But having the probability of that racism being directed at a member of your own family and you will be forced to look at yourself and the split second racist thoughts that fill your lead. Add to that all the people who are outright racist – against any race not like them and it becomes the powder keg it is now, where it’s okay to shoot a black man in the back seven times and try to say it was because you feared for your life.

The percentage of black children without a father is staggering. It is many times more than white children. The effects of only having one parent has an effect on children that really isn’t talked about, because we, as single mothers just suck it up and do what we have to do to take care of our children, and the ramifications later in life is where we see those effects the most. I understand that. So should my daughter, the mother of Jamie’s son, but it seems she doesn’t. I would think for that reason alone, my daughter would make an attempt on behalf of her son to help him know his father loves him. But later, when he grows up he will have all the letters his father wrote about how much he loves him and begging to see his son.

I do what I do in the hopes that it will help him create a life when he gets out where he will be able to help provide for his son; use the experience of his life to talk to children and communities. If he can be a positive example and role model and turn this negative experience into something positive, isn’t that worthwhile pursuing? How could he provide for a child without even a GED, any work experience or even the smallest amount of wisdom learned from life experiences? His teens years were spent being unjustly locked up in juvenile detention, and juvenile solitary confinement in detention centers too far away for family to visit if they wanted to. He was swept up by a cop with a vendetta. I’ve written about that story. When he gets paroled, sometime in his 30’s, he will still not have any life experience. Do I let my grandson’s father flounder with no guidance, when I can help? How does he not become one of the 71% of parolees who go back to prison because they don’t know how to make it outside? No one will rent to them or want to give them jobs. Having epilepsy with the possibility of a seizure at anytime is also a drawback. Life will be very hard.

If these writings that he and I are doing together are able to make a difference in his life where he can help provide for his son, hold his head up and set a good example, will it help his son, as well as his younger brother, who doesn’t have is father, either? Can fault be found by what I’m doing? If there is a possibility that I can actually get this book I’m writing, “Inside the Forbidden Outside” off the ground, is it not something worth trying? It’s easy to fail if you never try. It’s easy to give when it becomes too hard. I don’t live my life that way. Never have and I won’t start now. There is already a second book planned. I struggle to learn because I have a dream. I see this dream. I don’t take the easy way. Instead of encouragement I hear negativity, but I will not give up. Because I love my family, my kids and grandkids and because I love Jamie, as a man, a human being and a man with a life worth fighting for. I can see what the possibilities are, and I am the only one who has fought for him. No matter what, when my grandchildren are grown I hope they learn from me that you need to fight for the things that are important. I hope they look at my life as an example that life is for the living. His son will always know the love he has for him. No one can take that away.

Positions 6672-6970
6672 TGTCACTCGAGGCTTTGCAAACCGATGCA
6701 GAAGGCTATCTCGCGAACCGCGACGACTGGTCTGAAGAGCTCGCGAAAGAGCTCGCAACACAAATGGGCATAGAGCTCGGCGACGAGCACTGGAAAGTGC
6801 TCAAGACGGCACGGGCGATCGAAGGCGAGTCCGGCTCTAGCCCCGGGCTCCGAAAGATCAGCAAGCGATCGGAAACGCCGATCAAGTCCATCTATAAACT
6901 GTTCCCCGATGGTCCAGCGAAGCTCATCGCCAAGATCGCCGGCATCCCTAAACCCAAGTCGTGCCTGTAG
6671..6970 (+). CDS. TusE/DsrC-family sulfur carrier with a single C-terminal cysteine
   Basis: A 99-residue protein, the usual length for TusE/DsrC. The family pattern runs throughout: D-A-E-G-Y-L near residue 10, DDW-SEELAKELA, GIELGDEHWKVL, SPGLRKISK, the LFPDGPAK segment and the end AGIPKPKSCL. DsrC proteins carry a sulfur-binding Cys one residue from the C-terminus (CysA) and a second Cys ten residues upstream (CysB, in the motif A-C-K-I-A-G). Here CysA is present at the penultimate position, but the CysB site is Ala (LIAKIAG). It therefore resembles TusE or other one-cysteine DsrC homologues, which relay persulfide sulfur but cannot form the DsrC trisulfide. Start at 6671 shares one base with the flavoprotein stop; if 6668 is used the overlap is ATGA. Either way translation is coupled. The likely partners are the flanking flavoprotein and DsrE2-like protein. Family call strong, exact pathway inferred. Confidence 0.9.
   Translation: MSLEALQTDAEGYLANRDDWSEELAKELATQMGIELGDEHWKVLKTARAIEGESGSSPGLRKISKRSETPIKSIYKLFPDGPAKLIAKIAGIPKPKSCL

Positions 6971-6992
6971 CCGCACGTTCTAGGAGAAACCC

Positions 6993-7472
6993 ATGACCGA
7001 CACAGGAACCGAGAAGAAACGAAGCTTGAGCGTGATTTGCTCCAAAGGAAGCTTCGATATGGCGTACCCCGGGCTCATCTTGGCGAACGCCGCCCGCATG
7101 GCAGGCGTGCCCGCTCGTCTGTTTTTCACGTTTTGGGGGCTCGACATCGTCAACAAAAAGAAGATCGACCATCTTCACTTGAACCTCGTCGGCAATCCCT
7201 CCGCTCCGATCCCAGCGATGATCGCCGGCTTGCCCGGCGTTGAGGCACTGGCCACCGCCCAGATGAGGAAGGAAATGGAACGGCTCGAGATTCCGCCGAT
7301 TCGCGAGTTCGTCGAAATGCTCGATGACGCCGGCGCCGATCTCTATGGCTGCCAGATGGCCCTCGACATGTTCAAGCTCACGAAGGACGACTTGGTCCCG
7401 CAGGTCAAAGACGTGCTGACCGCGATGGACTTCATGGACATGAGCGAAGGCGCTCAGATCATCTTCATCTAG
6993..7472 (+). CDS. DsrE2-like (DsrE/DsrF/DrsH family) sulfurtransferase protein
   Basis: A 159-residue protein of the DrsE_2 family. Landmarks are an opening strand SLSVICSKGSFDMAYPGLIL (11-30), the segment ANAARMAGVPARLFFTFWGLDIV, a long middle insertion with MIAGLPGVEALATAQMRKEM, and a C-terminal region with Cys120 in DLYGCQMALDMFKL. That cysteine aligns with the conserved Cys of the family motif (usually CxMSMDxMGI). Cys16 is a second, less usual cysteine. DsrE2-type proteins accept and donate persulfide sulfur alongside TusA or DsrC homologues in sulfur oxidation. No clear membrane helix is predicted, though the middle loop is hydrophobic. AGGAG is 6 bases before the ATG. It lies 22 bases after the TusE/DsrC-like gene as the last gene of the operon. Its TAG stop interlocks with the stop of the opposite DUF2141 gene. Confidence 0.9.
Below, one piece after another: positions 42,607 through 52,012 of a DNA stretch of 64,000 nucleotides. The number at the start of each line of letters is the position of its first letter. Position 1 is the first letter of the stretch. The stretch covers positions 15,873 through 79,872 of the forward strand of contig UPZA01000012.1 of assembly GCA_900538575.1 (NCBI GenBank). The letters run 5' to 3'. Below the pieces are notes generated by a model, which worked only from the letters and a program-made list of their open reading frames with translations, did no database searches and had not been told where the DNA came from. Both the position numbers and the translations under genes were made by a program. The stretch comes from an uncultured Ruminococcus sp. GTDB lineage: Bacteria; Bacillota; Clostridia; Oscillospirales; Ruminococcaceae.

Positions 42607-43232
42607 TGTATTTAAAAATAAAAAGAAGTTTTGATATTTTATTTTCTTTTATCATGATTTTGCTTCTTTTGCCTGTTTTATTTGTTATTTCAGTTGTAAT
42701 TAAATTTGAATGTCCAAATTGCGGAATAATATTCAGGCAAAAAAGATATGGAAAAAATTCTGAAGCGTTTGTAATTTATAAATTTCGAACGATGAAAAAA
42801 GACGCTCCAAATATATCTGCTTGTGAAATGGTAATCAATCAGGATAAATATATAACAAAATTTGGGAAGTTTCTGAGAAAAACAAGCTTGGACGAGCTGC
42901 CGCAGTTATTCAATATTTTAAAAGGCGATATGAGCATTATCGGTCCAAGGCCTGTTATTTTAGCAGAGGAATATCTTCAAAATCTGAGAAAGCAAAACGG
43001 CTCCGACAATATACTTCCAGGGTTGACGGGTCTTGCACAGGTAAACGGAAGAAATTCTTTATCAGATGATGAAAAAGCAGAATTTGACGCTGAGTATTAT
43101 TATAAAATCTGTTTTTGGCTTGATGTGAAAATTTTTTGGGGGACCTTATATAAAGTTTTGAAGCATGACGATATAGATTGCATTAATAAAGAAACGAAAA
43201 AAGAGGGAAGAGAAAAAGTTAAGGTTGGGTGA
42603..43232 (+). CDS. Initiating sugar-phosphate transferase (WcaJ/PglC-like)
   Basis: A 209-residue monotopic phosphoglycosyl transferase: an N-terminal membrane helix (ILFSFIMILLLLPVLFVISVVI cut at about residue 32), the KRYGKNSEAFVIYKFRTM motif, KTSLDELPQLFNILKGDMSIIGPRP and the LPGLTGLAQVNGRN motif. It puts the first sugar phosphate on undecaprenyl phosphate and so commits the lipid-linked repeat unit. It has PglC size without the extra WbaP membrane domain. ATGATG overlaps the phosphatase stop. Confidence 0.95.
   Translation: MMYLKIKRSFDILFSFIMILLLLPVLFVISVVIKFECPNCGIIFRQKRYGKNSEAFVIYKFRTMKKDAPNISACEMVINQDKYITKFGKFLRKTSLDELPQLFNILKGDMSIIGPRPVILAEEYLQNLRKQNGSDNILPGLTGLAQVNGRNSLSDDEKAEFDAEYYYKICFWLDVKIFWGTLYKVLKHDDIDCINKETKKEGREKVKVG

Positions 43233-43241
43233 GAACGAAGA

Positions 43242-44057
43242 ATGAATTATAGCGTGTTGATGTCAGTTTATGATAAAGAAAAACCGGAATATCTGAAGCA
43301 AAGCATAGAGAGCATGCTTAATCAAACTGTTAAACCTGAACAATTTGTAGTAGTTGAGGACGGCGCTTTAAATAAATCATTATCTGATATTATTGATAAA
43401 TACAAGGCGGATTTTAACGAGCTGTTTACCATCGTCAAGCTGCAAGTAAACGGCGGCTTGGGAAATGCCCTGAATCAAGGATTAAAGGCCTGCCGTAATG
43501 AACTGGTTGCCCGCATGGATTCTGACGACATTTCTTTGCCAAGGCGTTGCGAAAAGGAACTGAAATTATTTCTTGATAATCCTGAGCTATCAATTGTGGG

I have several mottoes I have used to live my life. One of them is: There are people who make things happen, people who watch things happen and people who say, What happened? I am a person who makes things happen. The strength and intensity of my convictions scares people – because they have nothing worth fighting for.

Loving your children, by itself, will not protect them from the cops or the racism coming and they, too, will be easily swept up into the school to prison pipeline that has propelled far too many kids into, and it ruins their lives and you can’t do a damn thing about it unless you have a whole lot of money, and even that often doesn’t work. It would be better to join me in this fight. Help me fight for their lives instead of fight against me. It will be seen, perhaps, when it is too late, and you end up being the one trying to take care of someone who is locked up. The percentages are not in my grandson’s favor. A vast amount of people, especially during the next ten years will use every excuse to add one more juvenile to the roster of kids in detention to abuse, waiting until they are old enough to go to prison.